Information for the public

Risdiplam (Evrysdi) is available on the NHS as a possible treatment for 5q spinal muscular atrophy (SMA) in people aged 2 months and older.

Managed access period

You can only have it through something called a managed access agreement. A managed access agreement is used when NICE thinks a treatment is promising but is not sure about its long-term benefits, and wants to collect more evidence before it makes a final decision.

To have risdiplam, you need to have either:

  • a diagnosis of SMA types 1, 2 or 3, or
  • confirmed SMA before you have any symptoms, and 1 to 4 copies of a gene called SMN2.

You’ll also be asked if you’re happy for your data to be collected so that the NHS can understand how patients benefit from risdiplam. This includes things like the number of chest infections you’ve had, any problems with swallowing, and how well you think the treatment is working.

What happens at the end of the managed access period

Evidence is likely to be collected on risdiplam until March 2024. After this NICE will review the new evidence collected during the managed access period, decide whether or not to recommend it for routine use in the NHS, and update the guidance.

If the evidence shows that risdiplam does not work well and is not good value for the NHS, it will no longer be recommended. But you will be able to continue receiving it for as long as you and your clinicians agree it is helping you.

Is this treatment right for me?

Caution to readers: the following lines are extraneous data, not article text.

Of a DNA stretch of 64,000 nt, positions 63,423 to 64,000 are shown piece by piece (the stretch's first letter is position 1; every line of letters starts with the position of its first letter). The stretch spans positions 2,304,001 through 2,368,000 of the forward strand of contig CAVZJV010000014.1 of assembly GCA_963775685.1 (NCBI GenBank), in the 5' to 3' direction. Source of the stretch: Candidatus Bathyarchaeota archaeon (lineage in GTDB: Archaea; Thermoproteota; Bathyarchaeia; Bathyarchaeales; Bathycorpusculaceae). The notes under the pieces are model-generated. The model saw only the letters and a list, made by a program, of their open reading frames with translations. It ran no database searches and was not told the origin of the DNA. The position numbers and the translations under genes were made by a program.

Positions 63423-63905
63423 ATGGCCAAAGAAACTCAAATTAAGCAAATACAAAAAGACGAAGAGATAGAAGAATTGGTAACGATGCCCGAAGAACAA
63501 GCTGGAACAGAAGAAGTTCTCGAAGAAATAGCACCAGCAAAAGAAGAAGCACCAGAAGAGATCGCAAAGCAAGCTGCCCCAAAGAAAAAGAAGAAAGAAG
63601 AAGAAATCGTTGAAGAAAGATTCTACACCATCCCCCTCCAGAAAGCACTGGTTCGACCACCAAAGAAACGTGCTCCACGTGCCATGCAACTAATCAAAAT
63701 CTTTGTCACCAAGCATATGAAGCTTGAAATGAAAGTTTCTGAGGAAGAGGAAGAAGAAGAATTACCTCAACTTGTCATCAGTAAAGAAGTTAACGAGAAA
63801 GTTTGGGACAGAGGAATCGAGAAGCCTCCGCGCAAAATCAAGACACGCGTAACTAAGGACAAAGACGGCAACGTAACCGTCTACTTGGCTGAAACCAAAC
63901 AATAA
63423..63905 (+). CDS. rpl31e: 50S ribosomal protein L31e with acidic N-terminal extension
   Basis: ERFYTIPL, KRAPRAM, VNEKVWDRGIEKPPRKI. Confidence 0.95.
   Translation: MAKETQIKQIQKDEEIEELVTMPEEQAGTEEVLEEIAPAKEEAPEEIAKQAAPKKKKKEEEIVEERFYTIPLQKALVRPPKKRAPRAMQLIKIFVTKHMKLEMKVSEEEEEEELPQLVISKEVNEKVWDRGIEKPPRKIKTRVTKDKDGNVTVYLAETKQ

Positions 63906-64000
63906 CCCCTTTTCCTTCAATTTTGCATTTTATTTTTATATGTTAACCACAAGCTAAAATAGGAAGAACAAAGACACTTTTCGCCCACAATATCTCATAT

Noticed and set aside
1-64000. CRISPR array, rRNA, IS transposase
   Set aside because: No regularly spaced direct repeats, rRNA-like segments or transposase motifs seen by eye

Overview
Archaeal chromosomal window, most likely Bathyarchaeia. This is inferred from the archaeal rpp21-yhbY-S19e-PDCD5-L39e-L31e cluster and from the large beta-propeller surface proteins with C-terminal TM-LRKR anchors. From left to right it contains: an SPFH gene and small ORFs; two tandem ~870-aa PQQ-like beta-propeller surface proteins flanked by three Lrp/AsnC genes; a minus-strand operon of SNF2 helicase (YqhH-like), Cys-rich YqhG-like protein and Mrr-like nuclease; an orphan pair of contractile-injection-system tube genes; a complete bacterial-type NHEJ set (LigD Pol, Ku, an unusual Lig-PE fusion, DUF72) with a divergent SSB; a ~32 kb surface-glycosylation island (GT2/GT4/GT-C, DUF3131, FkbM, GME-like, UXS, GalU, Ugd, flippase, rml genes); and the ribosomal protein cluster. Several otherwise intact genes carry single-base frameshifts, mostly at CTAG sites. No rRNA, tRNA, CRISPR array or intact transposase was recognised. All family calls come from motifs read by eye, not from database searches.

Your healthcare professionals should give you clear information, talk with you about your options and listen carefully to your views and concerns. Your family can be involved too, if you wish. Read more about making decisions about your care.

Questions to think about

  • Why do you need to collect my data?
  • What extra appointments will I need?
  • How well does it work compared with other treatments?
  • What are the risks or side effects? How likely are they?
  • What if I’m already having treatment?
  • How will the treatment affect my day-to-day life?
  • What happens if the treatment does not work?
  • What happens if I do not want to have treatment? Are there other treatments available?
  • What will happen to my treatment if NICE no longer recommends risdiplam?

Information and support

The NHS website may be a good place to find out more.

These organisations can give you advice and support:

You can also get support from your local Healthwatch.

NICE is not responsible for the quality or accuracy of any information or advice provided by these organisations.

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